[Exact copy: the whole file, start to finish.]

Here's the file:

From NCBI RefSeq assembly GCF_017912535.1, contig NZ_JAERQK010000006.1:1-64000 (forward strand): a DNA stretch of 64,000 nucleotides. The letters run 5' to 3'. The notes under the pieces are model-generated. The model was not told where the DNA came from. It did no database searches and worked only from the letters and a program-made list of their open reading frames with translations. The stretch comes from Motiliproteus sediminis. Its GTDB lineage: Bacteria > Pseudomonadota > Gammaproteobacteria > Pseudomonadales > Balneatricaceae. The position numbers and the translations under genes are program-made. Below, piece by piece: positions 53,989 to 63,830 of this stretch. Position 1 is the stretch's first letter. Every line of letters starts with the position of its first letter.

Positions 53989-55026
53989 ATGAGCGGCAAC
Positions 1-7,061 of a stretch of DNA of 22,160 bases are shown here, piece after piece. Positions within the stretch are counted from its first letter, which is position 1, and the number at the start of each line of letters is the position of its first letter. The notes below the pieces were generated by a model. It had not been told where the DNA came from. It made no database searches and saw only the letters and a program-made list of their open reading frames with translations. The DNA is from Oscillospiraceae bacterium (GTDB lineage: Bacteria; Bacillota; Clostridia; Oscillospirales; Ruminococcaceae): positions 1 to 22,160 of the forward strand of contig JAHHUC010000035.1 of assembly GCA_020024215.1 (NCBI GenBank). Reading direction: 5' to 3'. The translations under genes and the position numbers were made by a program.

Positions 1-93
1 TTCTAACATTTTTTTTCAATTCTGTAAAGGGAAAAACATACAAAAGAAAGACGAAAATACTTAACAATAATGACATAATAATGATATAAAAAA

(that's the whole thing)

From NCBI RefSeq assembly GCF_017912535.1, contig NZ_JAERQK010000006.1:1-64000 (forward strand): a DNA stretch of 64,000 nucleotides. The letters run 5' to 3'. The notes under the pieces are model-generated. The model was not told where the DNA came from. It did no database searches and worked only from the letters and a program-made list of their open reading frames with translations. The stretch comes from Motiliproteus sediminis. Its GTDB lineage: Bacteria > Pseudomonadota > Gammaproteobacteria > Pseudomonadales > Balneatricaceae. The position numbers and the translations under genes are program-made. Below, piece by piece: positions 53,989 to 63,830 of this stretch. Position 1 is the stretch's first letter. Every line of letters starts with the position of its first letter.

Positions 53989-55026
53989 ATGAGCGGCAAC
Positions 1-7,061 of a stretch of DNA of 22,160 bases are shown here, piece after piece. Positions within the stretch are counted from its first letter, which is position 1, and the number at the start of each line of letters is the position of its first letter. The notes below the pieces were generated by a model. It had not been told where the DNA came from. It made no database searches and saw only the letters and a program-made list of their open reading frames with translations. The DNA is from Oscillospiraceae bacterium (GTDB lineage: Bacteria; Bacillota; Clostridia; Oscillospirales; Ruminococcaceae): positions 1 to 22,160 of the forward strand of contig JAHHUC010000035.1 of assembly GCA_020024215.1 (NCBI GenBank). Reading direction: 5' to 3'. The translations under genes and the position numbers were made by a program.

Positions 1-93
1 TTCTAACATTTTTTTTCAATTCTGTAAAGGGAAAAACATACAAAAGAAAGACGAAAATACTTAACAATAATGACATAATAATGATATAAAAAA